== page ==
Juno Adds Full Net Access to Free Offerings

Juno Online Services Inc. Monday
expanded its free basic service package to include
full Internet access.

Until now, Juno (JWEB)
has provided only basic dial-up email services for free, requiring users
interested in full Internet access to subscribe to a billable premium service.

In addition to their free service expansion, Juno announced plans to launch
an aggressive advertising program early next year in order to further
enhance its base of Web users.

Charles Ardai, Juno president and chief executive officer, said Juno
services would rival America Online Inc.

“With the addition of Web access to our free package of basic services and
the planned acceleration of our highly successful subscriber acquisition
program,” Ardai said, “we hope to be providing Web access to more
individuals than any ISP or online service other than America Online before
too much longer.”

More than 8 million Juno accounts have been created since the launch of
Juno’s basic service in 1996. By comparison, free-ISP NetZero (NZRO)
has reported its subscriber base runs just over 1 million active members.

Prior to Monday’s announcement, Juno’s services ranged from free dial-up
Internet e-mail to full, competitively priced access to the Web.

Since the introduction of its billable services in July 1998, Juno has
quickly built a base of more than 500,000 subscribers. Most of
these subscribers initially signed up for Juno’s free basic service, then
migrated to a billable service when they developed a need for higher levels
of Internet functionality.

In addition to the service expansion, Juno plans to continue both free and
billable service offerings, and will continue to migrate members from the
free to paid services as their Internet-related needs grow over time.

Ardai said Juno’s customer acquisition plan is well received in the
marketplace and that their multi-level service strategy will continue.

“This expansion represents a natural evolution of Juno’s multi-tiered
service strategy,” Ardai said. “As the Internet matures and users become
more sophisticated, each of our services needs to grow as well.”

Juno offers levels of Internet service, free basic service for e-mail,
low-price nationwide dial-up service and broadband access that utilizes
Digital Subscriber Line technology where available.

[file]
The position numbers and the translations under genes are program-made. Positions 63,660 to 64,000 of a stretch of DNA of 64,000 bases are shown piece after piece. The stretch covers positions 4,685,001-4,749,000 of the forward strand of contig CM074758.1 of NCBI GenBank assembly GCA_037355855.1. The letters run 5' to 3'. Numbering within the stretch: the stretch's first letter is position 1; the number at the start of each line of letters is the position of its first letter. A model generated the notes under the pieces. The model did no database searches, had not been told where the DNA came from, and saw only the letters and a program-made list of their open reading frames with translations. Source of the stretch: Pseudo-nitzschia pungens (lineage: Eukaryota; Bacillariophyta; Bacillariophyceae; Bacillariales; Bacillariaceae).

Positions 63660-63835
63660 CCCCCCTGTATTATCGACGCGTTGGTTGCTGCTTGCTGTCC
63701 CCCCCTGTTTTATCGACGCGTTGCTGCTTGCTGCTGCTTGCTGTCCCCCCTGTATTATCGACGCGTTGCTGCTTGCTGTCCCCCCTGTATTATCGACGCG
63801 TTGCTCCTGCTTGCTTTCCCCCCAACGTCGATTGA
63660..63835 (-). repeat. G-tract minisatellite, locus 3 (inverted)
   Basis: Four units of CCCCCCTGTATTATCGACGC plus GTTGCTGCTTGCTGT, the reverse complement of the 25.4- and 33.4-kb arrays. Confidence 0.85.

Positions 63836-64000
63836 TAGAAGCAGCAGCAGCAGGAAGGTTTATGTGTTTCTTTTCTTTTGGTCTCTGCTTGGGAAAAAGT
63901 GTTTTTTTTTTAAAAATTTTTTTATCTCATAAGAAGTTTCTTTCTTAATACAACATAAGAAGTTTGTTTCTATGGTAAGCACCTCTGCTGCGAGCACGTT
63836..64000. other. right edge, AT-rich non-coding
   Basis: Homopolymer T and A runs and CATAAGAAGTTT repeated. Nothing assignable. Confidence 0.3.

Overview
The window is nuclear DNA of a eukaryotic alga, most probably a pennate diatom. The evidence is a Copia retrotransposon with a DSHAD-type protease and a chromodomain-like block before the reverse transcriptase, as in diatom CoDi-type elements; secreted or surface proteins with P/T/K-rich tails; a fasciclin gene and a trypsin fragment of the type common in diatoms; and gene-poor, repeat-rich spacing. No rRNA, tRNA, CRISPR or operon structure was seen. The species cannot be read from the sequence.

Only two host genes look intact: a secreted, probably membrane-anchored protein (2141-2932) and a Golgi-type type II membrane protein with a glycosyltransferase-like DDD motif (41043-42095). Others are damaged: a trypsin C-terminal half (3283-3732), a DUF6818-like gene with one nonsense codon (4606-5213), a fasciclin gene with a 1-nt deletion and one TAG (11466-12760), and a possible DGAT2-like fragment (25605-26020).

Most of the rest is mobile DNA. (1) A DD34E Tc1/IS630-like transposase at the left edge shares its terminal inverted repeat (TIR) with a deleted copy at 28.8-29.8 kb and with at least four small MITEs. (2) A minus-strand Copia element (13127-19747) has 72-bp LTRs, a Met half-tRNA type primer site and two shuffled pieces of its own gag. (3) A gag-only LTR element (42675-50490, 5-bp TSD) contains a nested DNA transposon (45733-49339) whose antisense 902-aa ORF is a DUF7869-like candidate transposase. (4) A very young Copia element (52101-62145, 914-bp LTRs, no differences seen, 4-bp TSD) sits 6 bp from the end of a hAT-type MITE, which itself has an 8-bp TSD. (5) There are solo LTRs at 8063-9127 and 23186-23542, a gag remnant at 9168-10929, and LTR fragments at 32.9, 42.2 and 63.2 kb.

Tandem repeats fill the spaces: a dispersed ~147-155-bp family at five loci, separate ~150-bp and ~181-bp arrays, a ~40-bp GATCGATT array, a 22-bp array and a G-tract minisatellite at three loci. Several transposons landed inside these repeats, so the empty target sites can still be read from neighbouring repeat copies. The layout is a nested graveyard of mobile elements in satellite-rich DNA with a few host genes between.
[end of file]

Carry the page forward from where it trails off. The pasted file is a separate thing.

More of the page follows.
Juno will make Web access available to its e-mail-only members immediately.
Users must upgrade their software in order to take advantage of the free
dial-up services.

Ardai said Juno plans to deploy several cost savings strategies through the
use of technologies designed to achieve efficient hardware utilization.

“We believe that Juno’s cost-effective network architecture and offline
email technology should provide us with significant cost advantages
relative to competing free services,” Ardai said. “Juno invented the free
Internet service. No company knows more about how to make a free model work
than Juno. K-Mart is much better at
running retail stores than we will ever be, but they don’t know how to
operate a free ISP.”

Ardai added that a few years ago, operating a free ISP was cost prohibitive, but the price of telecom time has dropped and Juno’s advertising revenues are at an all-time high, making for enhanced profit opportunities.

“Juno has a well balanced revenue mix consisting of ad dollars and
subscriber fees,” Ardai said. “We posted a strong third quarter and
anticipate that we will break even in our fourth quarter report, scheduled
for release in January. At our current pace, we’re going to break even

three quarters earlier than projected.”

Juno partnered with Covad
Communications
(COVD) to extend their premium DSL service offering, to be rolled out next year.
Ardai said all Juno did is rachet up their free service offering, to bring
news online customer’s to the company’s subscriber base.

“Up-selling has always been our marketing strategy,” Ardai said. “We let customers determine the level of service they need and then determine what
they are willing to pay for advanced services. It’s like the difference between economy and first class seats when you fly, the plan gets you to the same destination. How much you pay determines how comfortable you are getting there.”

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